Decreasing high intensity intervals are showing promising results that could make this format a popular option for high intensity training among cyclists.
If your competition shows up with a maximal oxygen uptake of 85 ml/min and your uptake is 60, chances are you will gett beaten.
Of the many training intensities that may drive development of your VO2 max, high intensity intervals are a popular choice. And to that end, decreasing high intensity intervals may be an interesting choice.
Photo credit: Shutterstock.com / Radu Razvan
What are decreasing high intensity intervals?
Decreasing high intensity intervals are what the name implies – bouts of high intensity efforts sequenced in such a way that your effort and recovery duration decreases for each bout.
4 min, 3 min, 2 min, 1 min and so on.
Vaccari and colleagues published the results from a study on decreasing high intensity intervals in the European Journal of Applied Physiology back in 2020 (1).
Their results are indeed intriguing.
What did they do?
The authors wanted to compare three different formats of high intensity interval training.
- long intervals (3 min work, 2 min recovery)
- short intervals (30 sec work, 20 sec recovery)
- decreasing intervals (* 3 min to 30 sec, 3:2 work:recovery ratio)
* decreasing intervals applied the following effort durations (recovery durations in brackets): 3 min (2 min), 2 min (1 min 20 sec), 60 sec (40s), 45 sec (30 sec), 30 sec (20 sec). The 30:20 sec effort was then repeated until exhaustion.
All three workout formats were performed until exhaustion. Importantly, they all applied the same ratio between work and recovery. They were all executed at the same constant power output (approx. 117% of critical power).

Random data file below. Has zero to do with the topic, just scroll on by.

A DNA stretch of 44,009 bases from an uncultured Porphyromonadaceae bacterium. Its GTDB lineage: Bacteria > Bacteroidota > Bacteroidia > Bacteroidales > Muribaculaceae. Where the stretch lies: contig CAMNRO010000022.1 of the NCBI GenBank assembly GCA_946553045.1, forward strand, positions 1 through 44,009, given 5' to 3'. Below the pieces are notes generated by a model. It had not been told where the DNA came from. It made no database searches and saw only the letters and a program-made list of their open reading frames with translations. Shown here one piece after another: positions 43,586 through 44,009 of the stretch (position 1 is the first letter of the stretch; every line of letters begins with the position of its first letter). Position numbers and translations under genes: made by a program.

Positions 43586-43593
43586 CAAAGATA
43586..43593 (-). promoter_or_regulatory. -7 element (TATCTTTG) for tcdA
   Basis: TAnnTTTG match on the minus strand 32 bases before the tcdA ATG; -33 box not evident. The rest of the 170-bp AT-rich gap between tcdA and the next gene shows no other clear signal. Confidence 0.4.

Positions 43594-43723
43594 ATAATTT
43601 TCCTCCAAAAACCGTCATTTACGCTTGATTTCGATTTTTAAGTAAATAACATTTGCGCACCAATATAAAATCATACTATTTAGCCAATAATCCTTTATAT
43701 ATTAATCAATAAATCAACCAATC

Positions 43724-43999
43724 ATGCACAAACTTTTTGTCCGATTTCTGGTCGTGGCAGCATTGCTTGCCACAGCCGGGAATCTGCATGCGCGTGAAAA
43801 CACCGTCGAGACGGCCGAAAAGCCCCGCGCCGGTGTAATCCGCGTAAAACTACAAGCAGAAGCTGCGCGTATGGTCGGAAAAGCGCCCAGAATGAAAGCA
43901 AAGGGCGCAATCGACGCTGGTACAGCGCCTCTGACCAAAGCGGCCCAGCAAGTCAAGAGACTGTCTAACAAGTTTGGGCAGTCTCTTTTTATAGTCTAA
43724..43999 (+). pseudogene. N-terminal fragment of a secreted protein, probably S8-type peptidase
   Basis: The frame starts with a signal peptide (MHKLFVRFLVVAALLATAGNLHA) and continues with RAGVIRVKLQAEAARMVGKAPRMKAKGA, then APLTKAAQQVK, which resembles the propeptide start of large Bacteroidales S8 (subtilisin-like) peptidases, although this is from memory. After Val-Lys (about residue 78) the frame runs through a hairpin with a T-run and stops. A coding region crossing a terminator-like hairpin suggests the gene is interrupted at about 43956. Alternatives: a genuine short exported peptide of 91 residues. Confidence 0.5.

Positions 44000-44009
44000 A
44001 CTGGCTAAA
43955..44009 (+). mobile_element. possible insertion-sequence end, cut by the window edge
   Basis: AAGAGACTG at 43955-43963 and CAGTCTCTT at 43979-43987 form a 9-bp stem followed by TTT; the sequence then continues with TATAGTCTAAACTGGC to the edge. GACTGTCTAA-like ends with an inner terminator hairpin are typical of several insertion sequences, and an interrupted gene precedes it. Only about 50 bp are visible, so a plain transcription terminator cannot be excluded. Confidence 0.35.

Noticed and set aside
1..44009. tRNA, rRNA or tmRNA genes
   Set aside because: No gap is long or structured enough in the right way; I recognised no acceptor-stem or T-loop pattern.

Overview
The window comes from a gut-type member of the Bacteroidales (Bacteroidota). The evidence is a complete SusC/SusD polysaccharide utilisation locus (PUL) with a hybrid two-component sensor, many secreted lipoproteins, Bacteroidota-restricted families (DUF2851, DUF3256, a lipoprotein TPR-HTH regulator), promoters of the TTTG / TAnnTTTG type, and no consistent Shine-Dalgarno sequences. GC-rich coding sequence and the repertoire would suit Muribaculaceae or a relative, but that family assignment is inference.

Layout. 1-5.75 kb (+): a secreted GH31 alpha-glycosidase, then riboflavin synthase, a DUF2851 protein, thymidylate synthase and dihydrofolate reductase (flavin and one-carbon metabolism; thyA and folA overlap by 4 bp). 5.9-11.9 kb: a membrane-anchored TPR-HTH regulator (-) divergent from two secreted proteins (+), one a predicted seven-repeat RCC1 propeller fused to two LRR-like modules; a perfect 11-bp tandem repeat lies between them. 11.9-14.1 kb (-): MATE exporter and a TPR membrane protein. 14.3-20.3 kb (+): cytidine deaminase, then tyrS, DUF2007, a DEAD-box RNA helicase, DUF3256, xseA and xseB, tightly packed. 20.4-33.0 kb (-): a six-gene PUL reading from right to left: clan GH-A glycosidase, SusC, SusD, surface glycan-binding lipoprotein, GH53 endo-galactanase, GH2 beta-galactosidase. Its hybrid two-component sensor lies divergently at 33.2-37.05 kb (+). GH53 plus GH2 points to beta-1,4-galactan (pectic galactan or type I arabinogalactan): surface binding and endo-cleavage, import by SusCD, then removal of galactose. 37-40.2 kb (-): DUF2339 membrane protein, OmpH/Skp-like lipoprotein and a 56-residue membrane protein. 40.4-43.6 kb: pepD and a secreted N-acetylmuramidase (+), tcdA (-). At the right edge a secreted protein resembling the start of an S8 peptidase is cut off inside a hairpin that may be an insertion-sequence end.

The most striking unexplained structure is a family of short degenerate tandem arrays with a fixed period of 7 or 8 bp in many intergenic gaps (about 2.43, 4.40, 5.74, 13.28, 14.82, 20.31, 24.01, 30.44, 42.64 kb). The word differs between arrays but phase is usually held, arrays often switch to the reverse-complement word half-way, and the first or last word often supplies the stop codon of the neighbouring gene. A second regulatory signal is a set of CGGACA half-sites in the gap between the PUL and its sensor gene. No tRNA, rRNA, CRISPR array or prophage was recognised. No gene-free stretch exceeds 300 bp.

Specifically, the authors were interested in how much time cyclists accumulated at VO2 values > 90% of VO2 max. The reasoning behind this is the suggestion that spending time close to VO2 max is effective for improving your maximal aerobic capacity (1).
It has been shown that, to improve VO2 max, a training protocol should prolong the time at which the oxygen uptake remains close to the maximum (within 5-10% of VO2 max).Vaccari F et al. Eur J Appl Physiol 2020
Additional outcomes were time to exhaustion, blood lactate and rate of perceived exertion measured at time of exhaustion.
Participants executed each of the three workouts (in randomised order) with 2 days between each workout.
Who did they test?
Twelve amateur cyclists aged 29-62 years (mean age 41) partook in the experiment. They all reported at least 3 training sessions per week in the previous 6 months.
Their average VO2 max was 56,8 ml/kg/min indicate that they were a good bit below elite, and probably also below top amateur level. For comparison, Chris Froome has documented a VO2 max of 84 ml/min/kg few weeks after winning the Tour de France (2).
What did they find?
The decreasing high intensity intervals accumulated more time above 90% of VO2 max (312 sec) than did long (179 sec) and short intervals (183 sec). This difference (decreasing intervals vs. the other two) was statistically significant.
Interestingly, both the decreasing and long intervals resulted in the cyclists reaching 90% of their VO2 max quicker than did the short intervals. However, a notable difference was that decreasing intervals allowed riders to more effectively remain above 90% of VO2 max. Whereas during the long intervals, riders would more often fall below the 90% mark (during the recovery periods and initially during next effort).
It is also worth noting that at the end of the session, the athletes rated the 3 workouts as equally tough. Indeed, there were no differences in blood lactate, rate of perceived exertion, heart rate or VO2 when measured at complete exhaustion. Time to exhaustion, which illustrates the duration of each workout was also similar between the three workouts.
Why does decreasing intervals yield higher time >90% of VO2 max?
The authors does present some thoughts on this.
They argue that muscle oxygen consumption is related to depletion of phosphocreatinine (PCr) in working muscle.
Very briefly explained, PCr is involved in making energy (ATP) available to working muscles. During muscular work, PCR is reduced. The authors argue that the faster the depletion of PCr, the higher the oxygen consumption (VO2).